15 Latin American Artists Who Made Geometric Abstraction What It Is Today
By Artsy Editors
Jul 14, 2015 2:51 pm

That’s exactly what’s happening at Durban Segnini Gallery through the summer. “Abstraction and Constructivism. Continuity and Breakdown of Latin American Modernity” features the work of 15 boundary-pushing artists: Carmelo Arden Quin, Carlos Cruz-­Diez, Jesús Rafael Soto, Mateo Manaure, Manolo Vellojín, Eduardo Ramírez-Villamizar, César Paternosto, Carlos Rojas, Omar Rayo, Fernando De Szyszlo, Fanny Sanín, Julio Le Parc, Omar Carreño, Raúl Lozza, and Gyula Košice. Some of these names are familiar to the North American art crowd, like Arden Quin, the late Uruguayan artist who was known for his colorful geometric works and, together with Košice, the Hungarian-Argentinian poet and artist, co-founded the Madí abstract art movement.

What Arden Quin and Košice had in common is the same thing that unites all 15 of the artists featured here. As the show’s curator Dennys Matos points out, each of them was interested in both geometry and abstraction—organizing spaces, joining planes in harmony, designing a world, so to speak. But the worlds these artists actually inhabited were, in many cases, far from organized.


They hail from countries that have periodically endured tumultuous governments and stalling economies, or, as Matos puts it, “a model where nations and the creation of democratic systems fail due to the contradictions of an unresolved postcolonial history and the vertiginous growth of capitalism.” Stability and smart design have been anomalies, not the norm, he writes, using an apt metaphor to describe the reality of living in much of Latin America in the mid- to late 20th century: “the ‘lightning bolts’ of democracy and the ‘blackouts’ of failed totalitarian utopias.”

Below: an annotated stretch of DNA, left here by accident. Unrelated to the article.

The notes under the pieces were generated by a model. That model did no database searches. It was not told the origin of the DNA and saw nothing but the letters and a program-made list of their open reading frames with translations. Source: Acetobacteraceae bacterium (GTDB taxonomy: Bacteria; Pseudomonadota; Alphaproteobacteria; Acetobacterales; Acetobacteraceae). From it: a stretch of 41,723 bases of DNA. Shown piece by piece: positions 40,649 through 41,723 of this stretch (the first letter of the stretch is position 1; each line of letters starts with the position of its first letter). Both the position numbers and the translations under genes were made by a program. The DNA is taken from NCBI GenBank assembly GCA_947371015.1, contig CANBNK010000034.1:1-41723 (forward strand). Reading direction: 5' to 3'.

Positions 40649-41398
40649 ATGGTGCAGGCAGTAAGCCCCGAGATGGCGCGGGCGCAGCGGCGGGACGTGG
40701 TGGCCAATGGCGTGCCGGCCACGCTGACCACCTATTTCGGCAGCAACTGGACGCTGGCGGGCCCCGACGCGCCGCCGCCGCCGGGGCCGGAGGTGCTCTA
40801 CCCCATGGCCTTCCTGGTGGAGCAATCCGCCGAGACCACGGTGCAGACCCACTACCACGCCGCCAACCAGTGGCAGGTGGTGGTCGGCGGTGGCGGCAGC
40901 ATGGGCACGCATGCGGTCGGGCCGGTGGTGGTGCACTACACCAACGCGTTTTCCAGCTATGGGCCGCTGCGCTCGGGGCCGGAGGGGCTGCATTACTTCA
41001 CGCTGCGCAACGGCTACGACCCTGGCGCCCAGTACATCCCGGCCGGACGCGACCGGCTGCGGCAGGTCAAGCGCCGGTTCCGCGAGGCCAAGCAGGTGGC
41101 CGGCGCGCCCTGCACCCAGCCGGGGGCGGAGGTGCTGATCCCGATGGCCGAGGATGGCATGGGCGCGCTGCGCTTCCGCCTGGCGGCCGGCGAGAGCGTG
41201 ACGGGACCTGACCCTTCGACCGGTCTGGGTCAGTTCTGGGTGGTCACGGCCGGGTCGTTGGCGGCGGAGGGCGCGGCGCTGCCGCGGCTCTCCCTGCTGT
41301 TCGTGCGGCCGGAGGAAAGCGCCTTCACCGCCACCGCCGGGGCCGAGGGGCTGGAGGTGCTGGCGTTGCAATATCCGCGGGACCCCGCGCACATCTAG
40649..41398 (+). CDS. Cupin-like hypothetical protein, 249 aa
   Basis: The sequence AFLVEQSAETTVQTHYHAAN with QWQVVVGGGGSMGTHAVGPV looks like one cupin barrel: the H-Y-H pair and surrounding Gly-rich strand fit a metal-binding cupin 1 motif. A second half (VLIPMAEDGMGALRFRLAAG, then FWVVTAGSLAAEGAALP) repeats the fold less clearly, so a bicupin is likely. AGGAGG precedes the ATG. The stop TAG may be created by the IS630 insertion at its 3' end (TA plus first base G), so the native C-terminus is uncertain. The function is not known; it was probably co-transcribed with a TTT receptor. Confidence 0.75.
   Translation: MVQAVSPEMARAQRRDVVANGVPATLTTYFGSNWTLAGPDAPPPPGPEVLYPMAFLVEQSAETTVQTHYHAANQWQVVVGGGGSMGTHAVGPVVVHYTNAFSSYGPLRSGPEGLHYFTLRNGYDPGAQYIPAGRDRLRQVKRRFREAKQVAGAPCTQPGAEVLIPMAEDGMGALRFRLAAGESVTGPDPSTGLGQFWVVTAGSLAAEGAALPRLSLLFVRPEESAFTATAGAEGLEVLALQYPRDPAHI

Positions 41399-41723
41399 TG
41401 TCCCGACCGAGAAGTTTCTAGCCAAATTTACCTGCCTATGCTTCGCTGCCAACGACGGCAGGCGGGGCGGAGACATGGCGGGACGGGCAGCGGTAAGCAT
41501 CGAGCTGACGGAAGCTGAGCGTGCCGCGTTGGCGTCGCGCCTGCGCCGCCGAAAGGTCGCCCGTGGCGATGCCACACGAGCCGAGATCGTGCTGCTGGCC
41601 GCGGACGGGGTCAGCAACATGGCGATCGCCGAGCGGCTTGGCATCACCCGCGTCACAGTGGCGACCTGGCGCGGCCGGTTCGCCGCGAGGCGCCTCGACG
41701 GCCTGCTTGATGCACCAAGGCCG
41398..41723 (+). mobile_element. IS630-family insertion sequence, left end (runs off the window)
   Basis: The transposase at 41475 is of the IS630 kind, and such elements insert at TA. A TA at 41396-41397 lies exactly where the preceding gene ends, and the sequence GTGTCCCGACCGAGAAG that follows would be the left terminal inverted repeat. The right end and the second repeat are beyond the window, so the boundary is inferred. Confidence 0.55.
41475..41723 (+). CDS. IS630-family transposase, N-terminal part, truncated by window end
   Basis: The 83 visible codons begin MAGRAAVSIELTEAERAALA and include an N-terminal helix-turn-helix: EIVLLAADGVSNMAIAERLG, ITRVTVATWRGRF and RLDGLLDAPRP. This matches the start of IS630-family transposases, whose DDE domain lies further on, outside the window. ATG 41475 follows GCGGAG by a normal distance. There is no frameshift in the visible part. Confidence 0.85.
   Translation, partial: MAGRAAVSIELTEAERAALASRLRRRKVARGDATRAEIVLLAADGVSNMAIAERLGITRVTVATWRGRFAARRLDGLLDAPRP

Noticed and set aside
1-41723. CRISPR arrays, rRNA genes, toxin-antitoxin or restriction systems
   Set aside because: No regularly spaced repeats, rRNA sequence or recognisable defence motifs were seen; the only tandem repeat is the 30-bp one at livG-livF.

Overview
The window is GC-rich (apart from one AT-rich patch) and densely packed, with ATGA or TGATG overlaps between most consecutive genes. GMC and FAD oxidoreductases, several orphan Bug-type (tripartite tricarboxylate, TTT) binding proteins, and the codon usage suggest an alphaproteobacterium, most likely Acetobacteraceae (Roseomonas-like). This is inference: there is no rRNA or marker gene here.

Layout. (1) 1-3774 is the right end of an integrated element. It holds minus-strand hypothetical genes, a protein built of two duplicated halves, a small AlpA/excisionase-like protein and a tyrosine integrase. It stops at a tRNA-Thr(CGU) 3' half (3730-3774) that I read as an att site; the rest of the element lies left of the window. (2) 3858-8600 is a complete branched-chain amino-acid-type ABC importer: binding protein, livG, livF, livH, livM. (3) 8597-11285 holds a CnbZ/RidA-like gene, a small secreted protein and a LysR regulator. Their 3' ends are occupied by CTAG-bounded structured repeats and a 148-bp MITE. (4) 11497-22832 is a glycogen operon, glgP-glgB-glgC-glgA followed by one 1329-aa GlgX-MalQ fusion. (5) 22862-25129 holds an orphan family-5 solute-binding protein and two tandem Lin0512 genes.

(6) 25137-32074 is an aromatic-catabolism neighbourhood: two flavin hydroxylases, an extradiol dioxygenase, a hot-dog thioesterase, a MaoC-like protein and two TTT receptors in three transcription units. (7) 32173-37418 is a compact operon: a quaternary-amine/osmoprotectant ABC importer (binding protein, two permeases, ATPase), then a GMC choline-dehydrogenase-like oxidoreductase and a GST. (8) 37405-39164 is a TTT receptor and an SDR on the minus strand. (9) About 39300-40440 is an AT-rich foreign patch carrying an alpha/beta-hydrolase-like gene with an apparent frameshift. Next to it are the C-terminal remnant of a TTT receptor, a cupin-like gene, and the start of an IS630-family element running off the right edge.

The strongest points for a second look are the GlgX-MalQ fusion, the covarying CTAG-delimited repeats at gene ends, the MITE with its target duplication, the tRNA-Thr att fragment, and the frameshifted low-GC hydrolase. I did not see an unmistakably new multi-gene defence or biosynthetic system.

The works featured in “Abstraction and Constructivism,” then, might be seen as moving against the cultural current. There’s Arden Quin’s cool and minimalist Losange Bleu (1952) and Carreno’s Elan A (1992–93), whose shapes are vaguely reminiscent of a board game or an early video game. And then there are Raul Lozza’s oil-on-wood paintings, which look very much of their time—the ’70s and ’80s—and Cruz-Diez’s half-psychedelic, half-futuristic Inducción Cromática Allison (2012).

The exhibition covers the better part of a century and represents a wide swath of Latin America. But when the works are displayed together, it becomes clear what they have in common: the artists’ shared impulse to build their genre, despite the often difficult circumstances that surrounded their everyday lives. Perhaps, in the end, the region’s troubles pushed geometric abstraction to what it is today.

—Bridget Gleeson


Abstraction and Constructivism. Continuity and Breakdown of Latin American Modernity” is on view at Durban Segnini Gallery, Miami, Jul. 10–Oct. 11, 2015.


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